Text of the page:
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Alysia Johnson: Defining athlete

Canyon graduate Alysia Johnson’s past, present and future are all the same — bright

Posted: December 29, 2010 10:31 p.m.
Updated: December 30, 2010 4:55 a.m.
Alysia Johnson, seen here as a Canyon runner in 2001, is recognized by many as one of the great athletes in this valley’s history. Alysia Johnson, seen here as a Canyon runner in 2001, is recognized by many as one of the great athletes in this valley’s history.
Alysia Johnson, seen here as a Canyon runner in 2001, is recognized by many as one of the great athletes in this valley’s history.

A person who is trained or skilled in exercises, sports or games requiring physical strength, agility, or stamina.

That’s how the Merriam-Webster Dictionary defines the term “athlete.”

In many respects, Alysia Johnson has been the definitive athlete in Santa Clarita Valley history.

“When I think of a great athlete, I think about all-around athletic ability,” Johnson says. “You put anything in front of them, they’re going to not only do it well, but dominate at it.”

Sounds like Johnson, all right.

Forget her primary sport, track and field, for a second. Also forget her primary event, the 800-meter run.

Johnson was a part of Foothill League champions in cross country and soccer during her time at Canyon. She was a scoring runner at the CIF State Cross Country Championships.

Dave DeLong, who coached Johnson in track and cross country, recalls her participation in Canyon’s powder puff girls football game held the spring of her senior year.

“She scored seven touchdowns,” he says. “No one could touch her.”

Few could in the state of California when it came to track and field. Johnson excelled at the sprints, the long-distance races, the jumps and the relays. She probably would have excelled at the rest of the events if she’d tried them.

“A lot of star athletes can be prima donnas,” DeLong says. “They only want to do what they’re best at or comfortable doing. Well, here was a girl where we could go from week to week, change the events she does, and the first thing out of her mouth was, ‘OK.’”

Perhaps that’s what makes Johnson a truly great athlete. Whether it was a test of physical strength, agility or stamina, she could dominate. Whether it was an individual race or a team game, she could dominate. She wasn’t dominant at just one thing.

Unless, of course, that one thing is sports.

“That fire and that drive, you have to have that so you can win races,” she says. “You have to believe you’re the best no matter what, even if that person is ranked ahead of you going into something.”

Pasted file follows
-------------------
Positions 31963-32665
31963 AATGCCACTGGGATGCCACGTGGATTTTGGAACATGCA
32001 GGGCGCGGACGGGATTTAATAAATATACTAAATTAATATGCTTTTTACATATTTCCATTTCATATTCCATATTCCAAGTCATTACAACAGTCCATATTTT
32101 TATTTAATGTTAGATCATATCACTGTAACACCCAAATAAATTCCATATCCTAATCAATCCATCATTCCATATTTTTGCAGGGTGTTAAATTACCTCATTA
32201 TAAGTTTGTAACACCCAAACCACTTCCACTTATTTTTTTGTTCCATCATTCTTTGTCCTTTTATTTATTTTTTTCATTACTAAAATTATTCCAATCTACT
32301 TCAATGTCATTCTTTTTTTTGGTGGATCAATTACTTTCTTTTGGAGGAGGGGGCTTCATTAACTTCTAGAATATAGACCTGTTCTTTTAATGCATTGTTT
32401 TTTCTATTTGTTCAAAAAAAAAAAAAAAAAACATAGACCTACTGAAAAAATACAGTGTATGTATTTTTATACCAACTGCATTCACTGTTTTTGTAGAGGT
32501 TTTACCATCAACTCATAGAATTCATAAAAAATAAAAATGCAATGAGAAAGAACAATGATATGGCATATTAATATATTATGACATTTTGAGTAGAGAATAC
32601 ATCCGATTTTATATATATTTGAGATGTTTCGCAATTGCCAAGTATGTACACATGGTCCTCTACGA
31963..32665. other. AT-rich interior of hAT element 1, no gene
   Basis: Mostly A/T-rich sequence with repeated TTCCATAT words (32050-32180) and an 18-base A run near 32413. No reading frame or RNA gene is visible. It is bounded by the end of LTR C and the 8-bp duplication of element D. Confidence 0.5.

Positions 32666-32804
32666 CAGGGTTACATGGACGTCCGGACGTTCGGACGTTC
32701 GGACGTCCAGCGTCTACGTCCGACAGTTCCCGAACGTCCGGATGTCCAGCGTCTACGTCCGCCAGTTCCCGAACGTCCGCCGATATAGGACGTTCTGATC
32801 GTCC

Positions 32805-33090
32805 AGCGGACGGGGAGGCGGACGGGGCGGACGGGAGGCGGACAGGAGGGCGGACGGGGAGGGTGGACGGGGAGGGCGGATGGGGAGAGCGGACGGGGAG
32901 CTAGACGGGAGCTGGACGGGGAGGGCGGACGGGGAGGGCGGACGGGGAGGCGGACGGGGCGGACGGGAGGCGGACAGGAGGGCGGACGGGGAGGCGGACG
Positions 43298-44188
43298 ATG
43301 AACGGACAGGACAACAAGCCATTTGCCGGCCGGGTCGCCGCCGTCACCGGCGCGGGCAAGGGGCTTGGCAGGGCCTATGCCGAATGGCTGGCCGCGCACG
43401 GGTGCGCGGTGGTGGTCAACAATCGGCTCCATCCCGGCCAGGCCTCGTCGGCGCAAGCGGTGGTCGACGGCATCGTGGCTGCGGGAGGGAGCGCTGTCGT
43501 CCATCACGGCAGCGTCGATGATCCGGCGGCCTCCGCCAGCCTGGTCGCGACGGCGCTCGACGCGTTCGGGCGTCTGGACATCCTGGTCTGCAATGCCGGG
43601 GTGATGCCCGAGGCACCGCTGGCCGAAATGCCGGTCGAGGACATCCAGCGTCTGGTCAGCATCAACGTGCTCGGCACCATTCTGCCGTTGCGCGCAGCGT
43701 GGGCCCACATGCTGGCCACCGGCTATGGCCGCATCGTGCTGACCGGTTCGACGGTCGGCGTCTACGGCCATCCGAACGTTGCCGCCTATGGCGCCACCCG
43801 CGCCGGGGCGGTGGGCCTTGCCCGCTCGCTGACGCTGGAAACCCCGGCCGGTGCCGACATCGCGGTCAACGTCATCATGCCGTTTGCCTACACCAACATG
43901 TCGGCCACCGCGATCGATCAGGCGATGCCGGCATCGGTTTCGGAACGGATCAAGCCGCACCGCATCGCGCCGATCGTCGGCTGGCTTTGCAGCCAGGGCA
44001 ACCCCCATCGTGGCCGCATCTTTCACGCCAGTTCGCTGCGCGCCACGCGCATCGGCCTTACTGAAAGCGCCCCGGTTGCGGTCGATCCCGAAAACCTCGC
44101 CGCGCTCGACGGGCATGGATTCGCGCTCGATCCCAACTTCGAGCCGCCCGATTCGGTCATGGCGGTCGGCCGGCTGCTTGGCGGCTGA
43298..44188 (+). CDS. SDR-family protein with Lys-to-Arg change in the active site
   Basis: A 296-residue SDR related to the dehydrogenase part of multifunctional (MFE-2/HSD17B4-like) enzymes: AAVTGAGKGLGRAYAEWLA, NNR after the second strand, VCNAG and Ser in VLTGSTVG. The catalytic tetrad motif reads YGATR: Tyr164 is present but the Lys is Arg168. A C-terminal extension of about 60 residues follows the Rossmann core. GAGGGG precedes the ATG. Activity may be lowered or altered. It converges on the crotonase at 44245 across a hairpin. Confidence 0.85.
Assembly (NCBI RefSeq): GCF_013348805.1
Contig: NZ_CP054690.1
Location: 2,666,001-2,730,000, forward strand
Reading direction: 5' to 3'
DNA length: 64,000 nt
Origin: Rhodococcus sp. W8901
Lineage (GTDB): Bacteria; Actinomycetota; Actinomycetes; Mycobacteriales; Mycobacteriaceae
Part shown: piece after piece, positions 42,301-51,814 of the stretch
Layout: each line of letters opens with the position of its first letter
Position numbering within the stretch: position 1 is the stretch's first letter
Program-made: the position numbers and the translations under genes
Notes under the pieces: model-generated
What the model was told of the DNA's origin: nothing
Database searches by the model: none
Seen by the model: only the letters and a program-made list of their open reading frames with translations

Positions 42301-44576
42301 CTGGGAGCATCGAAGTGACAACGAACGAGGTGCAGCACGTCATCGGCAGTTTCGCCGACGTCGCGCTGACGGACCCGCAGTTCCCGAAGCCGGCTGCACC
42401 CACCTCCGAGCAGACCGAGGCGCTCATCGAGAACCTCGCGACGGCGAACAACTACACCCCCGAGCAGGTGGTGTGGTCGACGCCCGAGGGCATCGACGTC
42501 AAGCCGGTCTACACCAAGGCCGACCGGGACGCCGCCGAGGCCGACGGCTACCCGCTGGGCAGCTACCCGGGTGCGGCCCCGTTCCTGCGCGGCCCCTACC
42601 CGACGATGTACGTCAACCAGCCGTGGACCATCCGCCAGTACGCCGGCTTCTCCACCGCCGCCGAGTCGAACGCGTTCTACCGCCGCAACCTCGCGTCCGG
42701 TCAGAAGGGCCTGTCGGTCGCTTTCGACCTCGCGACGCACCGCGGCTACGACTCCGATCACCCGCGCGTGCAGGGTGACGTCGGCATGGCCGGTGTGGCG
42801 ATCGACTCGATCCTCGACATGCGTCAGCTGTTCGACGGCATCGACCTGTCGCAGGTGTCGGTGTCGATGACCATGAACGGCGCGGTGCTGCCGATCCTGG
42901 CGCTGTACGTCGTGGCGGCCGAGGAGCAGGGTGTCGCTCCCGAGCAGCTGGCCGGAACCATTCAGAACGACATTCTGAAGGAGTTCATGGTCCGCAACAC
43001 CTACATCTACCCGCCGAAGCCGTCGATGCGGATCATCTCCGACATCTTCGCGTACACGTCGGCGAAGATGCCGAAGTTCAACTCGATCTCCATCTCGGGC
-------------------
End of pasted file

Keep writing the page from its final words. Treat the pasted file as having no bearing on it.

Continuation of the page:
Johnson has scaled international heights, but her Foothill League track and field career is probably the best summation of her versatility. She won 16 individual league titles, the most any athlete can win in four years.

The crown jewel of Johnson’s skill set is the 800. She was a state finalist all four years of her Canyon career, which culminated in a state championship in 2004. Her time of 2 minutes, 8.97 seconds stood as a Santa Clarita Valley record for five years.

She then won NCAA indoor and outdoor titles in the 800 while at the University of California, Berkeley. Her time of 1:59.29 at the 2007 NCAA outdoor meet was the third-fastest in collegiate history at the time.

Injuries have slowed her post-California career, but she hit her stride again last spring. She was the bronze medalist in the 800 at the 2010 IAAF World Indoor Championships in March, and she won the 2010 USA Outdoor Track and Field Championship in the event last July.

Her outdoor personal best of 1:57.34 is less than a second off the American record, and a little more than four seconds off the world record.

There are much more records and accomplishments that could be rattled off, from high school to college to the professional level.

“It just kind of speaks for itself,” DeLong says.

But if you ask Johnson, it speaks to her coaching.

She says DeLong remains a father figure in her life, as does Tony Sandoval, who coached her at Cal and remains her primary coach to this day.

Johnson recognizes her athletic gifts, but she says they wouldn’t mean as much without the coaches who have nurtured those gifts.

“When you put those two together, that’s when you have a great athlete,” she says.

When Johnson first arrived at Canyon, all DeLong heard from other parents and kids was that she’d refuse to do anything but sprints in high school.

Clearly, they didn’t know her. Johnson not only had the will to excel, she had the will to excel at anything the coaches needed her to do.

Four years and countless achievements later, Johnson had a prep career that few could match. More importantly, she’d made countless friends in the program.

She recently became engaged to one of them — former Canyon football player and track and field athlete Louis Montano.
“Success is nothing if you have no one to share it with,” Johnson says.

Success is also nothing if you don’t enjoy yourself along the way.

“She had that rare ability to flip the switch and work her absolute butt off, and then when it was over, flip the switch again and be this class clown kind of girl again,” DeLong says.

And yet, one thing Johnson won’t do is reflect on her accomplishments for more than a few seconds. She missed the 2008 Summer Olympics in Beijing with a stress fracture in her foot, and the 2012 games in London are in her sights.

Like the races in which she participates, she’s always moving forward.

“If you think about life in general, it’s not going to end today,” she says. “You have these goals that you set, and I feel like you can’t get there by just sitting there. To achieve something, you have to move. There’s always more to be done.”


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